As for the “plethora of translations,” this is the inevitable result of competing churches and church opinions and ideologies (of which Wilson’s is no more authorative than any other) who insist on maintaining the notion of “biblical infallibility” while only using translations of the actual text which is purportedly infallible. The problem with this is not, as Wilson would have it, that there are many translations and only one “true” one (his, of course). The problem is that it makes no sense for a church to use any translation at all. If what the Bible precisely says is really so important, then it ought to be read in its own language, with a background in the culture, history, and literature of the time and place in which it was written. Translations, after all, are by definition interpretations and thus opinions of what the text says. No one should express any surprise at this, nor should anyone act as if any translation can prove more than what the translator thinks the original language said. And so long as people like Wilson can think the Greek says something that it clearly never did to any Greek speaker of the time, we have every reason to be suspicious of any translator with an ideological agenda. And that was the central point of this entire essay.

Ultimately, Wilson has said nothing about which “manuscript tradition” we are to believe when we have no objective way to adjudicate between them. Although originally disparaging the objective methods of adjudication, he now seems to agree that they are valuable, and with that he seems to agree that there is no one, completely correct reading known to us. Yet he also seems to stand by his previous assumption that the church is, in effect, allowed to claim that there is such a one, true reading. But the church can only do so by groundless fiat: they will decide according to what they want the bible to say, rather than what it actually says, in every case where we really don’t know what it says. But this puts any church’s choice on a par with every other. It is simply, and always will be, nothing more than opinion.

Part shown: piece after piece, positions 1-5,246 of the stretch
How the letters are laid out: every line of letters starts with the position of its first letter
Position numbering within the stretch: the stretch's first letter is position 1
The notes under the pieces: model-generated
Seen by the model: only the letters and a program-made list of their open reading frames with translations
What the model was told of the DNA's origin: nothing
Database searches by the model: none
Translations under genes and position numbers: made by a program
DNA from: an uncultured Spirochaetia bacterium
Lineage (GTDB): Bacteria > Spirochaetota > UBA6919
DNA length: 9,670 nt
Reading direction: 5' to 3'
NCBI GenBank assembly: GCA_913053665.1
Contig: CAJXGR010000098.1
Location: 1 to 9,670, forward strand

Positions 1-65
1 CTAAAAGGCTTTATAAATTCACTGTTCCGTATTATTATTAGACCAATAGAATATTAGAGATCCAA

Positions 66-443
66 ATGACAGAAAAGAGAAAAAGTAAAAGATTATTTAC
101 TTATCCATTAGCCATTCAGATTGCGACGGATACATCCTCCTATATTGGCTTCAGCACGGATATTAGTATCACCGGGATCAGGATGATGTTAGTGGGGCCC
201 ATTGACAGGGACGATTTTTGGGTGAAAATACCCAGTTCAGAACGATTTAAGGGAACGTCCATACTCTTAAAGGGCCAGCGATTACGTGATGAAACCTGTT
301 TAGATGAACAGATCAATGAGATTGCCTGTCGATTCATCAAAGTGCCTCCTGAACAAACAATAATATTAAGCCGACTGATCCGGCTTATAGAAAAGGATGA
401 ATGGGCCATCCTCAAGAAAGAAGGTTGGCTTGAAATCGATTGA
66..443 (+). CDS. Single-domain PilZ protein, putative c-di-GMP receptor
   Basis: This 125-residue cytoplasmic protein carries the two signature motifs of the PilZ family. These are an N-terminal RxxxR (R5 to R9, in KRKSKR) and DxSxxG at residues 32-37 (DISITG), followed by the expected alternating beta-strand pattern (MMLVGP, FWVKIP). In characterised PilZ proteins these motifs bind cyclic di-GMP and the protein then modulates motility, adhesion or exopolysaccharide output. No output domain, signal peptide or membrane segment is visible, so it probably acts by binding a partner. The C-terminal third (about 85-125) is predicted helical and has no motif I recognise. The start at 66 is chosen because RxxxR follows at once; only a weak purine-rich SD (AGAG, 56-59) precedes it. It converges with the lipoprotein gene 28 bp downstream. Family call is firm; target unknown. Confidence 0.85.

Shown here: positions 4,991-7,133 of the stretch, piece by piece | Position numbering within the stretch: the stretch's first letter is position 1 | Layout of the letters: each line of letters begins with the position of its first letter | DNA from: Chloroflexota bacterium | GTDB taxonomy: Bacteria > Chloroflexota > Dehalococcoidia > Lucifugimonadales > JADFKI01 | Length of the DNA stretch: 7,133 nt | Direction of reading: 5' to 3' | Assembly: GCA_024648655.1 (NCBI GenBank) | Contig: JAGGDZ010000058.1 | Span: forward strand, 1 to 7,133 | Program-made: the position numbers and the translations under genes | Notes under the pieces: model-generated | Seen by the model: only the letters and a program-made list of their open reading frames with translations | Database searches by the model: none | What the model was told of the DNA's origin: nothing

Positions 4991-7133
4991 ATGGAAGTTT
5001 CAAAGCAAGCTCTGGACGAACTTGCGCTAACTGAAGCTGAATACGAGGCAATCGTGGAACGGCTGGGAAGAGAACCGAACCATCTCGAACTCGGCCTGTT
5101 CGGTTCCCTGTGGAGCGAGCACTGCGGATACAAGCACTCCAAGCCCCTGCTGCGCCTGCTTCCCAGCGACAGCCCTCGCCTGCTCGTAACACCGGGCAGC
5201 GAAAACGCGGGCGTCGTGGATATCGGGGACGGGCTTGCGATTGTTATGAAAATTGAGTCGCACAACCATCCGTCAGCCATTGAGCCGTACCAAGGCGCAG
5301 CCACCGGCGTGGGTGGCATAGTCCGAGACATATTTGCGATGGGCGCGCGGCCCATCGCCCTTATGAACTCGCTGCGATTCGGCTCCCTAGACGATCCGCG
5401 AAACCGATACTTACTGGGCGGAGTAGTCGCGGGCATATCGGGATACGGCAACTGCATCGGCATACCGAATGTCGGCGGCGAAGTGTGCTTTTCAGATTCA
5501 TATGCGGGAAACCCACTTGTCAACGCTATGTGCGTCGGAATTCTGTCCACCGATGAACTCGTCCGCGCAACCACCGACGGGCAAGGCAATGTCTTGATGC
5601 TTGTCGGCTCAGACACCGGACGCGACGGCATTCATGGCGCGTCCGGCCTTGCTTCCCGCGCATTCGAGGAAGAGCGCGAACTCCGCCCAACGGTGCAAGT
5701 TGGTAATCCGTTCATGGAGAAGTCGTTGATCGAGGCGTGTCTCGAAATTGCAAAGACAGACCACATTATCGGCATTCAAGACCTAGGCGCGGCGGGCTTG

Now, I do agree that there are many polemicists who will abuse the techniques of critical scholarship for one aim or another. This is precisely what this essay is a warning against. Even atheists are not immune to this vice, and both they and theists are often victims of such abuses by others whom they cite. But this is true in any field. The textual criticism which actually gets represented in critical editions of the biblical text is not of this polemical kind, but is the result of real scientific research. Far from being “liberalism and rank unbelief,” critical editions do not omit competing information (one important sign of objectivity) but catalogue all of it, and they do not select from among alternatives according to any criteria of doctrine or religious opinion, but solely on palaeographical evidence (another important sign of objectivity). Any good translation which attempts to be as objective as possible will do the same. To go beyond this is to escape from fact, and to enter the realm of pure opinion. And no one should act as though opinions ever carry the same weight as facts, yet this is precisely what the religious among us do.